Teen With Disability Denied Cheerleading Squad

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iVillage Member
Registered: 07-05-2005
Teen With Disability Denied Cheerleading Squad
Wed, 05-22-2013 - 10:11am

MARION COUNTY -- The parents of a child with Down syndrome say their daughter is being excluded from trying out for her high school cheerleading team because of her disability. 

Brian and Lisa Williams said they want their daughter, Alison, to have the same opportunities as every other girl. Alison's mother said the 14-year-old loves cheerleading, and believes the activity benefits her daughter. 

"She'll watch the other girl beside her and try to do what she's doing. I think that's so important. I think they learn so much from their typical peers," Robin Williams said. 

Cheerleading at Elgin High School is non-competitive, and the squad doesn't do tumbling or pyramids. 

Despite these factors, Alison's parents were told their daughter has no shot at making the squad. 

"We were told that Alison could try out, [but] even with accommodations she would not meet the minimum criteria to be a cheerleader," said Brian. 

Robin said she was told Alison would be denied a place on the squad even if there are open spots remaining after tryouts


It seems like we are hearing more and more stories about students with disabilities being denied the opportunity to participate in extra-curricular activities.  What do you think of this story?

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iVillage Member
Registered: 06-25-2013
Tue, 06-25-2013 - 2:25pm
I agree with the school. If she could not do the physical stuff that the cheerleaders do, then she should not be on the cheerleading team.
iVillage Member
Registered: 12-17-2003
Fri, 06-07-2013 - 10:26am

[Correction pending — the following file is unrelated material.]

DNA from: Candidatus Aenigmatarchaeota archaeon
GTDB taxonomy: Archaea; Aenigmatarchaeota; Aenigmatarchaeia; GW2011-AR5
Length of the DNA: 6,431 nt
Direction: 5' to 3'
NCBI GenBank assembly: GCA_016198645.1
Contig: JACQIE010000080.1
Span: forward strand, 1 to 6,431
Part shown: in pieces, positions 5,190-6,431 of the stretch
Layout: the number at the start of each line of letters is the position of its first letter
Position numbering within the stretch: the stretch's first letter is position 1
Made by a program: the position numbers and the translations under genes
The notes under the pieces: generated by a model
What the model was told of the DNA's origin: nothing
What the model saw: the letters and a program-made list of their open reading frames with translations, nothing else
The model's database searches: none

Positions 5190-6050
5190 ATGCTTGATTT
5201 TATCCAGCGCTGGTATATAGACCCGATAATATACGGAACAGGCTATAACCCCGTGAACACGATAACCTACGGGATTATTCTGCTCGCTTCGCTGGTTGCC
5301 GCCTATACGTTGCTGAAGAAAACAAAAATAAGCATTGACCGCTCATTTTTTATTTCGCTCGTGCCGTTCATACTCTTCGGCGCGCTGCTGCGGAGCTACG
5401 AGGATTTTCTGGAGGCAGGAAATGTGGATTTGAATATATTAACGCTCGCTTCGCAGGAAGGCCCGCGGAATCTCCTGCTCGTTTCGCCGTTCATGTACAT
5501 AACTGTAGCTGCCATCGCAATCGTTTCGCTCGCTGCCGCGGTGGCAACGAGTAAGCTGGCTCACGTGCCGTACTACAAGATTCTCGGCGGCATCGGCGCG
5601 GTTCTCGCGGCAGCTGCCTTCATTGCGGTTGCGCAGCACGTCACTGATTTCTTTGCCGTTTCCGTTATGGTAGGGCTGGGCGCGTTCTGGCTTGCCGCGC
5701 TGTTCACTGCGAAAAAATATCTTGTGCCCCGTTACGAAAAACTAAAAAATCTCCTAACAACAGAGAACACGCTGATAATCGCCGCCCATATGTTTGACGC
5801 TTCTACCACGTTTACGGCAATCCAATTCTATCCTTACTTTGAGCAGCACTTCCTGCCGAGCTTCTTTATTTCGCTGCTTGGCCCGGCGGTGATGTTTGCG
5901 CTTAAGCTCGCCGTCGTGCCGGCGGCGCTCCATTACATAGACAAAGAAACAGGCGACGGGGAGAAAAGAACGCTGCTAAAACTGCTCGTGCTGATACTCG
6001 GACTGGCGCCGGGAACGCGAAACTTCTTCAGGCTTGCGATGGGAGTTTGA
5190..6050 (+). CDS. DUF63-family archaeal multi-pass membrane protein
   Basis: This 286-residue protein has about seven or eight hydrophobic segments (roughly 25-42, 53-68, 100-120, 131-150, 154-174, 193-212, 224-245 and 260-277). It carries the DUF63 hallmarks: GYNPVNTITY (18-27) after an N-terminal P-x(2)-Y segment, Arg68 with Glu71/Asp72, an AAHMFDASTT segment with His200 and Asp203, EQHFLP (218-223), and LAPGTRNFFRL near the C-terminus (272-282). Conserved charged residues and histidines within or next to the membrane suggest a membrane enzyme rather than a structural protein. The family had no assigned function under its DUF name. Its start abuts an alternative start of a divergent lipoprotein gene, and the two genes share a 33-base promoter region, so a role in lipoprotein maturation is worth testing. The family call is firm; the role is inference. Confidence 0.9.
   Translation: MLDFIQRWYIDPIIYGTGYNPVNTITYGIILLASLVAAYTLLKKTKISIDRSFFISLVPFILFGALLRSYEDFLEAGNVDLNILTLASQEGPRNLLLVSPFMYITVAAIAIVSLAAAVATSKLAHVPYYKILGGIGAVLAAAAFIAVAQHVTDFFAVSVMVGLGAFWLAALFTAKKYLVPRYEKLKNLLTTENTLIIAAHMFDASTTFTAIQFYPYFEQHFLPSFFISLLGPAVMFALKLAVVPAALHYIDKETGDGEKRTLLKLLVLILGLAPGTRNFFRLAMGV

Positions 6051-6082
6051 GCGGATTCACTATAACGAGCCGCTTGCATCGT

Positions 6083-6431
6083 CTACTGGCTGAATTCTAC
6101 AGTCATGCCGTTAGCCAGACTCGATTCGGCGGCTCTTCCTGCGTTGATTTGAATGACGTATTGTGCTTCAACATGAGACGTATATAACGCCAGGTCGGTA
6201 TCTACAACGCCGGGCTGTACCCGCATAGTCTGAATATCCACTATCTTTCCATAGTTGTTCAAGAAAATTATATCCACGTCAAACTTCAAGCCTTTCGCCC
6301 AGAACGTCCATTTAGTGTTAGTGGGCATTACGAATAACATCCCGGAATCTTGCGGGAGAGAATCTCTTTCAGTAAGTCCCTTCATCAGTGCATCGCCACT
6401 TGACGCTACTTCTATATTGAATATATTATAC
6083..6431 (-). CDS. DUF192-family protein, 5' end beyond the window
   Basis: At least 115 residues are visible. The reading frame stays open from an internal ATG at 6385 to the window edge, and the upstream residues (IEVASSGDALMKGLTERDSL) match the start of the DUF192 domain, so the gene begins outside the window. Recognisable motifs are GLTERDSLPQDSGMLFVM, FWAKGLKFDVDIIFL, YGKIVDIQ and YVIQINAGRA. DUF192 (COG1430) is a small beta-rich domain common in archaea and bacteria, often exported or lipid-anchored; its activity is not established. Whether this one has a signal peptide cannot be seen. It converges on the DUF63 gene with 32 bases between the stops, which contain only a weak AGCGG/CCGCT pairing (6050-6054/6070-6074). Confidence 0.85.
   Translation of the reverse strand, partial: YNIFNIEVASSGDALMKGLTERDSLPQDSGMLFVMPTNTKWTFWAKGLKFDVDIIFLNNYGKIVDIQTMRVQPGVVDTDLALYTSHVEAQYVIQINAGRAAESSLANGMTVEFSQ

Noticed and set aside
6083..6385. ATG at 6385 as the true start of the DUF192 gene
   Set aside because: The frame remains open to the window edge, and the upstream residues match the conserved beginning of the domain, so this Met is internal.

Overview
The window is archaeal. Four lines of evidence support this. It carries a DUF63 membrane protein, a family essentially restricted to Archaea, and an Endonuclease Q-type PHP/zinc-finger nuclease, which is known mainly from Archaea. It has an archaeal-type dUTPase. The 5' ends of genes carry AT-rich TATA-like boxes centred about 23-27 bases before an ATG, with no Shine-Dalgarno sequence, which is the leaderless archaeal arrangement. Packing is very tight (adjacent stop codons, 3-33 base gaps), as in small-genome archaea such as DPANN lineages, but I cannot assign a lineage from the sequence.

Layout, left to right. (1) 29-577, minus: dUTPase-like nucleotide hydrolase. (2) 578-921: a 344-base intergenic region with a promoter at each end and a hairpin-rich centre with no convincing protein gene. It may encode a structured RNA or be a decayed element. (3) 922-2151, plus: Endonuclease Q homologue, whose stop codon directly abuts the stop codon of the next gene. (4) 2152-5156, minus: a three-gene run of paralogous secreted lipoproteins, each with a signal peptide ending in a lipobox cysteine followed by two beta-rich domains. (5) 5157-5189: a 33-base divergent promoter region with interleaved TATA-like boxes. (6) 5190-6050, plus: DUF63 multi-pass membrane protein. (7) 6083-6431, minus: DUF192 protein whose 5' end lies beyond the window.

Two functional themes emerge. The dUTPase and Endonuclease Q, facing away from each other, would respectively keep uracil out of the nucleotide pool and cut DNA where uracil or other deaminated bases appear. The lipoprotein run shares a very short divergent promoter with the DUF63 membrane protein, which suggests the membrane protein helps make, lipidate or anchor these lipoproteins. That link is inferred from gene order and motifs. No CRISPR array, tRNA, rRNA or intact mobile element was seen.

Well, the article doesn't state what the standard criteria might be, but I agree with the school. If the girl doesn't meet the criteria, she shouldn't make the squad.

iVillage Member
Registered: 05-27-1998
Tue, 05-28-2013 - 3:55pm

I think it would be good if the school would say specifically which criteria she doesn't meet. That way, it would be more honest (and more emotionally neutral) than simply telling her she's excluded because of Down syndrome. Being a cheerleader requires, at the very minimum, the ability to keep rhythm, flexibility, coordination, and probably some skill at dancing. I know I would not have met these requirements, and I don't have Down syndrome or any other disability.

iVillage Member
Registered: 10-17-2012
Thu, 05-23-2013 - 1:29pm

Sorry, but I agree with the school.  There are standards, if you can't meet them then you can't participate.  I sympathize with the little girl, but all the other girls on the squad shouldn't have to be pulled down in order to lift her up.  Life isn't fair.

Community Leader
Registered: 07-26-1999
Wed, 05-22-2013 - 12:15pm

I am assuming the do the same competitive try out my ODD went through since they are just down the road from us in Texas also and its pretty across the board here from what i have heard.  She should try out, and if there are spots left on the squad even if she doesn't make the minimum criteria, I don't see why she should not be allowed on the team, even if as a positive reflection on the squad.  We had a girl on our squad that tried out and made it sophomore year, but she had some ongoing medical issues, I am not sure what they were, but they interfered with cheerleading as the year went on.  She opted herself not to try out as a junior for varsity knowing how competitive it was, but since she had a history on teh squad, they elected to have her on as a manager of the team to help the coach out and the entire team always treated her as a member of the squad.  There are usually solutions or good alternatives for situations like this, and this is smaller town/school, so its not as if there are 50 girls trying out for 16 spots on the squad.

iVillage Member
Registered: 11-28-1999
Wed, 05-22-2013 - 10:49am

That's pretty ridiculous if they don't do tumbling--I wonder what they count as "minimum criteria?"  I was a cheerleader in high school & there were competititve tryouts.  I would think everyone should be allowed to try out but they would have to prove they could do the stunts--even in those days, which were much less athletic than cheerleaders are today, we still had to be able to do cartwheels, splits, jumps & pyramids. 

I guess a bigger debate would be should a child with a physical or mental handicap receive special help or treatment if their disability would prevent them from being competitive for an athletic sport where they could not compete with able bodied students?  But don't you see those news clips where, say, a boy with Down syndrome was allowed to be on the basketball team or maybe the manager but was really a bench sitter and then in some game, they let him in & all the kids cheer for him?  Now that's heartwarming.  this school seems clueless--I couldn't watch the TV clip, but I wonder what their rationale was.